Greek 'democracy' means little to creditors

MAD RUSH: A National Bank of Greece employee distributing priority tickets to pensioners, who were lining up to withdraw part of their pension, in Athens on July 1. Under capital controls, pensioners can withdraw 120 euros (S$180) per week.


    Jul 09, 2015

    Greek 'democracy' means little to creditors

    THOSE who thought up the concept of democracy in Greece two millennia ago could not in their wildest dreams have imagined what is transpiring at this moment. But, then again, knowing about democracy does not necessarily mean you know everything.

    The modern Greeks are learning the hard way how an "ideal" can disintegrate into thin air when something far less abstract - like money - takes control. Which is why we have been saddened (or entertained, depending on where you come from) by what is going on in Europe.

    The Greek referendum on Sunday was democracy's last-ditch effort to stay relevant. Mind you, ballot boxes are the last thing money needs. You go to vote for "minor" things, like whether certain people you hardly know should serve in Parliament or the presidency.

    When it comes to "major" things like whether, when and how you should pay off your debt, the "majority" do not decide, the creditors do.

    In other words, if a bank has 100 debtors, those debtors cannot hold a vote to legitimise their collective default. They cannot just say to the bank: "We live in a democratic world, so here's our joint decision not to pay you. Take it." The world does not work that way.

    When the Greeks invented democracy, people were probably more idealised than monetised. Today, it is the other way round. Throw in massive amounts of money and democracy can get a little confused.

    If an entire country votes to default, is that democracy? If a continent votes to override that country, is that democracy? If the rest of the world votes to veto the continent, is that democracy? If the world's vote should count as the ultimate democracy, why do we need the United Nations Security Council?

    This last question, of course, does not involve money, not directly at least, but you get the idea. Democracy is what some people say it is, not what the majority think it is.

    When push comes to shove, democracy in its most original sense fades. That is not its fault. The ideal is great, but those proclaiming to cherish it cannot just go all the way. When massive economic interests are at stake, who cares what the majority want or think should be done?


    Back to Greece, we cannot say democracy has worked wonders. It is a "Greek tragedy" with strong democratic flavours.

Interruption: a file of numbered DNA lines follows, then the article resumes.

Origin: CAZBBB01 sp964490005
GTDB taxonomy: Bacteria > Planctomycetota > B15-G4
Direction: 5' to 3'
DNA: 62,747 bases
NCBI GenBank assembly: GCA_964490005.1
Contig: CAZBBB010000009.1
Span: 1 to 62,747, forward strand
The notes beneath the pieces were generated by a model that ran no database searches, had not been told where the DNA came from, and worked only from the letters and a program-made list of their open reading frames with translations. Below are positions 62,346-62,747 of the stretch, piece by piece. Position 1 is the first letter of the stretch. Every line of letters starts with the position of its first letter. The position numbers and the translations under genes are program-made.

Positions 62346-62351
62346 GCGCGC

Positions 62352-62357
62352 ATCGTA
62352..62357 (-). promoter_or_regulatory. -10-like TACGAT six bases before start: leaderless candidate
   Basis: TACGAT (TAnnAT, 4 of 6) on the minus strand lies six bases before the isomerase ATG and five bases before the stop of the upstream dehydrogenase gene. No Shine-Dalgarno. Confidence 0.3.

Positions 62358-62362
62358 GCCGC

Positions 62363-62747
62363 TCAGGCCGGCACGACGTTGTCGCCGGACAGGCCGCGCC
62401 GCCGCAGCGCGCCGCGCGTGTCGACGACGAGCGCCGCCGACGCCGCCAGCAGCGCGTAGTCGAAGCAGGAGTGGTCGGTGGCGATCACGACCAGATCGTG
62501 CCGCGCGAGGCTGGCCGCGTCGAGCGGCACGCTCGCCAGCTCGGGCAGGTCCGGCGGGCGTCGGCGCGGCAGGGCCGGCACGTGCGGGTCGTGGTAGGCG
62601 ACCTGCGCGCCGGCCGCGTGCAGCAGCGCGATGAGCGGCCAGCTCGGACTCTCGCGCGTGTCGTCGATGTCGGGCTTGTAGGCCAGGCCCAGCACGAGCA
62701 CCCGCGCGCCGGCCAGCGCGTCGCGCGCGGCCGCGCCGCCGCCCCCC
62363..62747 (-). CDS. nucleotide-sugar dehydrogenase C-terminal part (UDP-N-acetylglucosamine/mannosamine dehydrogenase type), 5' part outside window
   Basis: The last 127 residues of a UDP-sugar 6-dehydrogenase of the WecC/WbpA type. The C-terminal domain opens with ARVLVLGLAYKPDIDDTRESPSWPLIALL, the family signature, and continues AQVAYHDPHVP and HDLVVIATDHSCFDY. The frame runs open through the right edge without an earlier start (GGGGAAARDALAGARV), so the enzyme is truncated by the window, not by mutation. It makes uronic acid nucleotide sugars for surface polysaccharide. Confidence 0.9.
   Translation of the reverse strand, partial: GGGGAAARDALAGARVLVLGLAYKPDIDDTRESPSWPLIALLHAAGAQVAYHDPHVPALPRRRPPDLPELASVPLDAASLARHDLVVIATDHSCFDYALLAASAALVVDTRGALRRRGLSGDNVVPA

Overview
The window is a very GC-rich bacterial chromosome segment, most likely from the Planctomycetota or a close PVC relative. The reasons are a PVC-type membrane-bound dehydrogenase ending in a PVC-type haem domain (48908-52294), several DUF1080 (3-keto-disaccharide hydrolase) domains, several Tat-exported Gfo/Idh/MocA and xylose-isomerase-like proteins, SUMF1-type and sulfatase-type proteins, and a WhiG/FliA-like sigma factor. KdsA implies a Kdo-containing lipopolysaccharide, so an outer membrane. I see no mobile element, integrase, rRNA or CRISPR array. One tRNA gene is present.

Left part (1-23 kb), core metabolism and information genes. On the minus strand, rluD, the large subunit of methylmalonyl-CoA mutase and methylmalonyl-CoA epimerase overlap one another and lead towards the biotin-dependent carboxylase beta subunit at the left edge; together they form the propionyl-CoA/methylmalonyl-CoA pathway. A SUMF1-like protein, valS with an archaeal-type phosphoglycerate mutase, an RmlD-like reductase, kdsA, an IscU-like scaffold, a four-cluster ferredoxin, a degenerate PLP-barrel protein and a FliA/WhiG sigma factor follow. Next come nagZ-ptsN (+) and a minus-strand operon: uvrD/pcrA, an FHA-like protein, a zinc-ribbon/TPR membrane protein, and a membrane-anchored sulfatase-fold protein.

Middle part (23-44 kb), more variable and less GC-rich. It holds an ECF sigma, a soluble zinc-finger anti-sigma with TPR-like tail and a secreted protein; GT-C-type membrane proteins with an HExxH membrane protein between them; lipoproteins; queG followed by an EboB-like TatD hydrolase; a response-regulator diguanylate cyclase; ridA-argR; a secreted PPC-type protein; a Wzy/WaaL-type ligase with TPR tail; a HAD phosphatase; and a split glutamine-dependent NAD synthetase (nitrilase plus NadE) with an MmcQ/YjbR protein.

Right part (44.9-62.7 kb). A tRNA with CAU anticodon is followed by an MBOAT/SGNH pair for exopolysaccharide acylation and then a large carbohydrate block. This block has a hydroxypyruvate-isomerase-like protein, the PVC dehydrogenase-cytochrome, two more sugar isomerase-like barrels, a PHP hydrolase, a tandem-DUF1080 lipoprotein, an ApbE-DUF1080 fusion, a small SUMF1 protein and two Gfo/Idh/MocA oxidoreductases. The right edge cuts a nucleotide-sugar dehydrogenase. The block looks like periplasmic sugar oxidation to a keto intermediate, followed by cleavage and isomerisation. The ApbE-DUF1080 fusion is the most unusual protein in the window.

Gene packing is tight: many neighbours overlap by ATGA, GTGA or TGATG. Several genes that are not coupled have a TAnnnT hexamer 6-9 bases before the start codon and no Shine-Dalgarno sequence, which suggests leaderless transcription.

Populist leaders have played a big role in taking the nation to the crisis point. Voters wielded their power and achieved immediate gains or respite, in the process overlooking their long-term, sustainable future. And there have been several "democratic" exercises in the European Union associated with the Greek woes.

    Democracy's misery will be complete if Greece, the birthplace of democracy, has to turn to Russia.

    However, seeking support from democracy's archenemy should be Greece's strongest bargaining chip. The nation that invented democracy might have to hold its creation hostage, so to speak.

    "If you do not help me, democratic world, I will have to turn to the other side," Greece can say to the likes of Germany, France and the United States. "Of course, I would be embarrassed, but I have nothing to lose."

    So the referendum might not be democracy's last-ditch attempt to stay relevant after all. The real judgment day comes when the "free world" makes a final decision on whether Greece should be cut loose and engulfed by the not-so-free world.

    The Greeks must be ready for anything by now. If someone were to offer them US$10 billion (S$14 billion) in exchange for the suspension of elections for, say, five years, they would likely bite his hand off in eagerness.

    But Greece seeking assistance from undemocratic sources is not the worst-case scenario. The country could go up in flames and that would certainly be embarrassing to the democratic world.

    Financially, the phrase "too big to fail" refers to big banks. Democratically, it might soon refer to Greece.


    The problem is that, if money is used to rescue democracy, a different set of troubles will emerge.

    First, democracy will owe its survival to money - truly a bad situation. A precedent will be set, and there are other big debtors itchy about default that are keenly watching the developments.

    Spain is not in good shape, and neither is Portugal. "Let's vote to default" is one thing that lovers of democracy and creditors alike do not want to see becoming a trend.

    It is a long, bumpy road ahead. The Greeks have tried to apply their ancestors' invention to the current crisis, but it seems their ballot boxes will not provide the final answer. A lot will depend on what those who lent them money have to say.

    It is tragic. It is ironic. And it is probably sadistic, too.